So we are off on our period of Blue Guilt. In the rush of excitement to embrace globalization, Blue World has been called out. While those of us not left behind celebrate the hundreds of millions of people lifted from poverty – China, Bangladesh, Pakistan – we stand naked and guilty as charged of overlooking our own countrymen, our neighbors.

Does anyone listen to globalization’s poster boy, Tom Friedman, anymore? If so, why?

And yet: While we may be suffering from a patch of Blue Guilt, it is not emollient to embrace the entire suite of Red Resentments, particularly the unwelcome antagonism toward the very Latin American migrants who do the essential, grinding work of our country, and do it willingly, even gratefully.

Hand in unfortunate hand with the fear and resentment of that particular “other” elides the fear of Islam, because of its perceived threat of terror. Whatever your politics, it is hard to avoid that at least since the overthrow of Saddam, the United States has had a large(r than Trump’s) hand in the disruption of the Islamic neighborhood. We dodge responsibility, but we should not.

So many innocent shattered lives, in the name of humanity, deserve safe harbor. Up until now our decent and welcoming land, a land of immigrants, would have been expected to understand, and lend a hand.

Apparently no more, because now is the time of Trump.

It may be, as Mr. Greenslade suggests, that painstaking education (ever the tiresome, long term corrective, ever with the lefty whiff of condescension) is the long term answer. This election has shown that the body politic is no longer willing to wait.

In a revolution, you have to know who you can trust. Half the country trusts, half the country doesn’t, both ways.

In the tumult of lefty thought there is no guidance. Some want to close ranks, for the good of the country. Others demand that Trump fail, and fast. For the good of the country.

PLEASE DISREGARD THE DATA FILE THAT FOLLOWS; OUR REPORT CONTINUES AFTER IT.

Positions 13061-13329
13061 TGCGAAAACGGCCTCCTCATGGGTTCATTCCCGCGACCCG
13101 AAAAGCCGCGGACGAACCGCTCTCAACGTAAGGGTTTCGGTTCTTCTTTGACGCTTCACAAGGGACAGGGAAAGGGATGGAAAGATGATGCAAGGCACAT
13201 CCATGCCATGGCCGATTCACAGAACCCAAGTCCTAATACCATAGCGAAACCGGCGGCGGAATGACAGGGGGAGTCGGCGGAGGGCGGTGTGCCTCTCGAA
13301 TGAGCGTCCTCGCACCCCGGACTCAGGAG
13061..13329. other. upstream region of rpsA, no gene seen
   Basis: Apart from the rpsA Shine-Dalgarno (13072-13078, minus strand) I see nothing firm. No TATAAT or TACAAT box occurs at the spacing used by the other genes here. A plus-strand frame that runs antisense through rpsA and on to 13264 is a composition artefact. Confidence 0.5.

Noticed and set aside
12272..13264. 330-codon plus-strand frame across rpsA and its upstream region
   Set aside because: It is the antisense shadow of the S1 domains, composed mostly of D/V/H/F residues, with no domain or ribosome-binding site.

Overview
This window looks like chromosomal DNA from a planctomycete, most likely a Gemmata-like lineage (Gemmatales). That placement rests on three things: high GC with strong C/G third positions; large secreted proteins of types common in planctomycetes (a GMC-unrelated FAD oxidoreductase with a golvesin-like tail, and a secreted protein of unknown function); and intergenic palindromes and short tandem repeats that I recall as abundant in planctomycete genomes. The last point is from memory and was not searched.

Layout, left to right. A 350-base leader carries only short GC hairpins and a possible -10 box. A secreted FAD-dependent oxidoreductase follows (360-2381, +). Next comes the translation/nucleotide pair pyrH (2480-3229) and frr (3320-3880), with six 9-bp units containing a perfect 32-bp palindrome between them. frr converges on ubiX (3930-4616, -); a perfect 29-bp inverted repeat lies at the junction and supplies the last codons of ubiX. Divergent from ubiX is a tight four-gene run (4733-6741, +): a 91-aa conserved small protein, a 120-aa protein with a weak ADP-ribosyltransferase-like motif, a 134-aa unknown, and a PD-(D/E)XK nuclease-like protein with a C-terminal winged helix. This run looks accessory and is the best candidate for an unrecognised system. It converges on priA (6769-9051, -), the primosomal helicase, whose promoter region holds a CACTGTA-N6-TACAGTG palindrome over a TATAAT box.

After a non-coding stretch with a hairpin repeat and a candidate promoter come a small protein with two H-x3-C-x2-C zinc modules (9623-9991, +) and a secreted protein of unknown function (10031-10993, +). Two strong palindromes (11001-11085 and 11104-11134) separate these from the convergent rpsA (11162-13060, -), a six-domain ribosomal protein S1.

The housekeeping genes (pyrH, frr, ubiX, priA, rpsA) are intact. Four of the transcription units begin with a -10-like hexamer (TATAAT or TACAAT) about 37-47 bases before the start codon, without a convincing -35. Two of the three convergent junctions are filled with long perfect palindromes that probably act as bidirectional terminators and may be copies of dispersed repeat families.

We know our country must heal. And we wait, on knife’s edge.

The New Populism


The world has been waiting for Donald Trump since 9 November, 1989. It’s not often we can calculate the end of a political era to the exact day, but the breach of the Berlin Wall on that date set off a dénouement to the Cold War, a 776 day countdown to the final dissolution of the authoritarian model represented by the Soviet Union.

The ensuing interregnum had its own name, the Post Cold War period, highlighted but not defined by the 9/11 attacks. Its defining events were the Yugoslav wars, the GWOT and the continued strong dominance of neo-liberalism in the United States, which many believe led to the other defining event of the period, the 2008 financial crisis.


During the Post Cold War period political scientists grew impatient for the world to get on with things, to get past this pause in history. Now the new era is well and truly here; out with the old, a half century’s balance of power between representative government and authoritarianism, in with the new populism.

Few get to watch an inchoate new era take form, and that is our great good fortune. I look forward to reading future writing about the underlying dynamics that set this unnamed new era in motion. It will earn its own name in due time, but whatever we call it, who on earth would have thought one of its founding fathers would be Donald Trump?